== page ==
AUDIO FORENSICS EDITION
Portraits of the Dead by John Nicholl
Written by: John Nicholl
Narrated by: Jake Urry
Length: 8 hrs and 14 mins
Release Date: 10-18-16
Publisher: John Nicholl
Emma didn’t know how long he hid, silent and unmoving, in the large Victorian wardrobe to the side of her single bed. She didn’t know how long he peered, salivating and drooling, between the two heavy dark oak doors, and watched, mesmerised, as she slowly drifted into fitful sleep. She didn’t know what time he pushed the doors open and crept towards her in the drab grey darkness of the night.
Detective Inspector Gravel finds himself floundering when a local nineteen-year-old university student is abducted and imprisoned by a sadistic serial killer, who has already tortured and killed at least five young women.
The greater the evil, the more deadly the game… How far would you go to save your life?
Hear Me Out….
This is one of my top audiobooks of the year so far. No one captures the twisted mind of serial killers quite like John Nicholl does. He puts you into the demented point of view of the killer throughout the story, which I think has certain benefits. You feel like you are literally there within the story seeing through the eyes of the killer. If you consider it, this is truly a remarkable skill to pull off effectively.
Another POV character was the victim, Emma, a young college student with a bright future ahead of her. In the midst of all of the dark things she endures by a sliver of hope. These kind of stories are always about hope, survival and justice.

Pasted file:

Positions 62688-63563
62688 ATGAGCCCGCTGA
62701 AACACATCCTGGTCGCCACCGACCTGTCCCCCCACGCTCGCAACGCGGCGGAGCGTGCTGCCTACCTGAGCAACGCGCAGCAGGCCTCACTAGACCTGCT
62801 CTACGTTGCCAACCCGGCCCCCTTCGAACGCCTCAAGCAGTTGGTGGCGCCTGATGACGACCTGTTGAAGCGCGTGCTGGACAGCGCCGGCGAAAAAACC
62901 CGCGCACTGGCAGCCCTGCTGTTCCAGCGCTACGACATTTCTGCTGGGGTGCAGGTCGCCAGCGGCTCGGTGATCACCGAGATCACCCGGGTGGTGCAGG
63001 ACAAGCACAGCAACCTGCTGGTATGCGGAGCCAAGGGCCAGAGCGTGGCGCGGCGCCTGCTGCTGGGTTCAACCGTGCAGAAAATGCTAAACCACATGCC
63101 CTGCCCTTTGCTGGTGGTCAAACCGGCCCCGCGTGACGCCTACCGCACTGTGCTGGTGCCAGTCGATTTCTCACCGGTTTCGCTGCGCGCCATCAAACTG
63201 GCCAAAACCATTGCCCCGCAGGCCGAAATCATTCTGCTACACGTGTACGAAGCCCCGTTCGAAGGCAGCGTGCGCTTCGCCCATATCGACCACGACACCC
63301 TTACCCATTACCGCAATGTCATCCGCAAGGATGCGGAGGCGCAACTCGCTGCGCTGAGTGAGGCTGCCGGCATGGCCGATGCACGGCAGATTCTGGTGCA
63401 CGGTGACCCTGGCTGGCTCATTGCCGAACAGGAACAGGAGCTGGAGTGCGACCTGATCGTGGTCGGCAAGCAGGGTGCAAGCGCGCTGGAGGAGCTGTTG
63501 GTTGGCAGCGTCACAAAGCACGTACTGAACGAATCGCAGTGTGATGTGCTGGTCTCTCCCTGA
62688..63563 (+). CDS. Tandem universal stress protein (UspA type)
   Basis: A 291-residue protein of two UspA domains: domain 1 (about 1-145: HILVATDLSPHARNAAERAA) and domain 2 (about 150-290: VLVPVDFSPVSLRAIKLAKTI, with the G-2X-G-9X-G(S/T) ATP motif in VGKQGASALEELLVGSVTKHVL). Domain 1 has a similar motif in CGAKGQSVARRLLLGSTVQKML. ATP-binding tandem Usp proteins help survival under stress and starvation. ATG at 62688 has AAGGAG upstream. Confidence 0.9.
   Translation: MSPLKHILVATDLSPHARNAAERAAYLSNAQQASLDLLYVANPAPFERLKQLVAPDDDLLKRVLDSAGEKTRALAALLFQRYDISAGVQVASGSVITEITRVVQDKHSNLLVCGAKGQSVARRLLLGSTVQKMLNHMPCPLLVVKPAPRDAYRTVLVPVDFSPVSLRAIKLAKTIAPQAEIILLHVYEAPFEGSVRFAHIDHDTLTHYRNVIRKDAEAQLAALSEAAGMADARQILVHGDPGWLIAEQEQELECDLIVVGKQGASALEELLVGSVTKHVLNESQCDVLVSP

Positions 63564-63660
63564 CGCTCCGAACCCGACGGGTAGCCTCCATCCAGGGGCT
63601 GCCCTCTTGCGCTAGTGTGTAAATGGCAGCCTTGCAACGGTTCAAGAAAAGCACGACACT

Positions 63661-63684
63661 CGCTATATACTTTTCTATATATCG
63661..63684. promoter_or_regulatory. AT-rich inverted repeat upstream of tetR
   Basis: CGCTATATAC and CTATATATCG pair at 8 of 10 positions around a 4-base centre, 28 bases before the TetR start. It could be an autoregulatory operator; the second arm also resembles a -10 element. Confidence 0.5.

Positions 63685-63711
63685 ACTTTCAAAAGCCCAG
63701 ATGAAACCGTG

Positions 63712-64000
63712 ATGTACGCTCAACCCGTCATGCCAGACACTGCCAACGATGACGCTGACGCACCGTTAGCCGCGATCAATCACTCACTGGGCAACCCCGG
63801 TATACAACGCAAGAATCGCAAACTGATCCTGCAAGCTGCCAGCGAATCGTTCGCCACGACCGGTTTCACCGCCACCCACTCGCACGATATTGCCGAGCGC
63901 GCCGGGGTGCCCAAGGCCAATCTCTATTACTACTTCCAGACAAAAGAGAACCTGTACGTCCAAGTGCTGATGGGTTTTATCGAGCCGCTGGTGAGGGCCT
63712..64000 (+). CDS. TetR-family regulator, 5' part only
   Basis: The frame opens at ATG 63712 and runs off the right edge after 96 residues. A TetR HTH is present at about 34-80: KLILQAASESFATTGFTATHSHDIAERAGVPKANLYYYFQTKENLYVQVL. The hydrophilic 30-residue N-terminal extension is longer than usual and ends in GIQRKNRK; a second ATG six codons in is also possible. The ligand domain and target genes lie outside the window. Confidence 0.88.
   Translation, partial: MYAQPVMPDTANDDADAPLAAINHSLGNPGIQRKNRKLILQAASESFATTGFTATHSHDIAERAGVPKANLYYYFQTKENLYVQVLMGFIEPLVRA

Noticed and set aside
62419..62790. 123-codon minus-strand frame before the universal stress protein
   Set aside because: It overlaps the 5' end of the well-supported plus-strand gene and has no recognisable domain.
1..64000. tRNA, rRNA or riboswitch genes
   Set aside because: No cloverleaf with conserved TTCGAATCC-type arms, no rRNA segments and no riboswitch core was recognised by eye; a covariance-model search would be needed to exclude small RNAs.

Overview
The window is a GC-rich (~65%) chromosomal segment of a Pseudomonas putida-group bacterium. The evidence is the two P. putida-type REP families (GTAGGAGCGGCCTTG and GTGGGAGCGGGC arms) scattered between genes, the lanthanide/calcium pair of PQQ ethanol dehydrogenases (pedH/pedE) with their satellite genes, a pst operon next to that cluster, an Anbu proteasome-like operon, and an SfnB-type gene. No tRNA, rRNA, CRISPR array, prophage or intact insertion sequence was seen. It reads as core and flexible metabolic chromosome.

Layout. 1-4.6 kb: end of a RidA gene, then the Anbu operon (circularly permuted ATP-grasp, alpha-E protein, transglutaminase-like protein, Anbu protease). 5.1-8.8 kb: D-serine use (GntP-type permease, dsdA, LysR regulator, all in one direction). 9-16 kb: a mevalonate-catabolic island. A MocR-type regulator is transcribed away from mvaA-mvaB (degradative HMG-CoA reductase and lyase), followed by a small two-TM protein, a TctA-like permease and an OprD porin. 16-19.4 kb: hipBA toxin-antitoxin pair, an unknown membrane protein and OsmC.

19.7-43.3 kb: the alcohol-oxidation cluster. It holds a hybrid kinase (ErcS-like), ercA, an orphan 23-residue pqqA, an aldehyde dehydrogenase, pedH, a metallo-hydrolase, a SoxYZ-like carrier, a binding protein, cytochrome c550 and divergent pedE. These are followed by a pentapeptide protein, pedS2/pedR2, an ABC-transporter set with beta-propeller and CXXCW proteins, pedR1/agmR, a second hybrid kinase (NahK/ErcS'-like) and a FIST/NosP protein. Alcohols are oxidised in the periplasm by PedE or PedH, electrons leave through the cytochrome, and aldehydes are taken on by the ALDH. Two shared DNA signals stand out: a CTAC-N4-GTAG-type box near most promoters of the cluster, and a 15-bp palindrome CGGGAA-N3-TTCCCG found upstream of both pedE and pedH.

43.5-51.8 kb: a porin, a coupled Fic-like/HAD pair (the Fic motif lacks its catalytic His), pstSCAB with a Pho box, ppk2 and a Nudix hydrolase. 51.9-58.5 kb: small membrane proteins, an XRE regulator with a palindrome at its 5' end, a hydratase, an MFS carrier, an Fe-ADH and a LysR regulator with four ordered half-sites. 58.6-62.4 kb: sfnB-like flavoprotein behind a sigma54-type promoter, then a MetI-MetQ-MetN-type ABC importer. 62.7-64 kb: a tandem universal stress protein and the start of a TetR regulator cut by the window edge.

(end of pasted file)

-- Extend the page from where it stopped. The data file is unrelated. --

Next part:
It also brings you into the POV of the two primary detectives working the case. Clive Rankin and DI Gravel. We also get to see their quirks and personalities which I found very entertaining.
The only thing I didn’t like was the ending, but I can’t say more otherwise there’d be a huge spoiler.
Narrator Performance: 10/10
Of course you should know that I’m a Jake Urry fan by now. He does an phenomenal job of drawing you into the story. He does it so well you don’t even notice he’s narrating at all. I just felt ‘in the moment’. What else can you ask for?
Story Connection: 10/10
Like I’ve said before, Urry connects very well to the characters and story as a whole. You can tell when someone is just reading text without much emotional attachment. This is important to me as a listener. This is difference between experienced narrators and other ones. If your connection to the story is impeded by the voice or skill of the narrator that’s never good. Since they have to act as the medium this is pretty critical. The book could be a classic, but if the narration is not gelling I can’t finish the book.
Voice Switch over: 10/10
This is another ninja-like quality that narrators possess. I’m still not sure how they manage to do it the entire story! It’s utterly amazing. I also relate this to the narrators ability to connect with story/characters. Jake Urry does it so well his voices totally sound like different people. Their idiosyncrasies, intonation, dialect, and gender are excellent. The switching back and forth in the midst of dialogue between characters was flawless. This made it more believable and drew me more into the story.
Sound quality: 10/10
Definitely professional. It would show if the sound quality was poor. Not the case here.
Emotional Resonance: 10/10
I was really drawn into the story at every turn. Emotionally invested to everything that was happening. Whether it was being repulsed by the killer, sorrow for the victim, or hope for the detectives. I was bummed when one of the characters died! Was surprised and a bit disappointed honestly. Not sure if Nicholl is penning another in the series, but I definitely want more!
Listen to it! Author John Nicholl is a very skilled writer. You won’t be disappointed!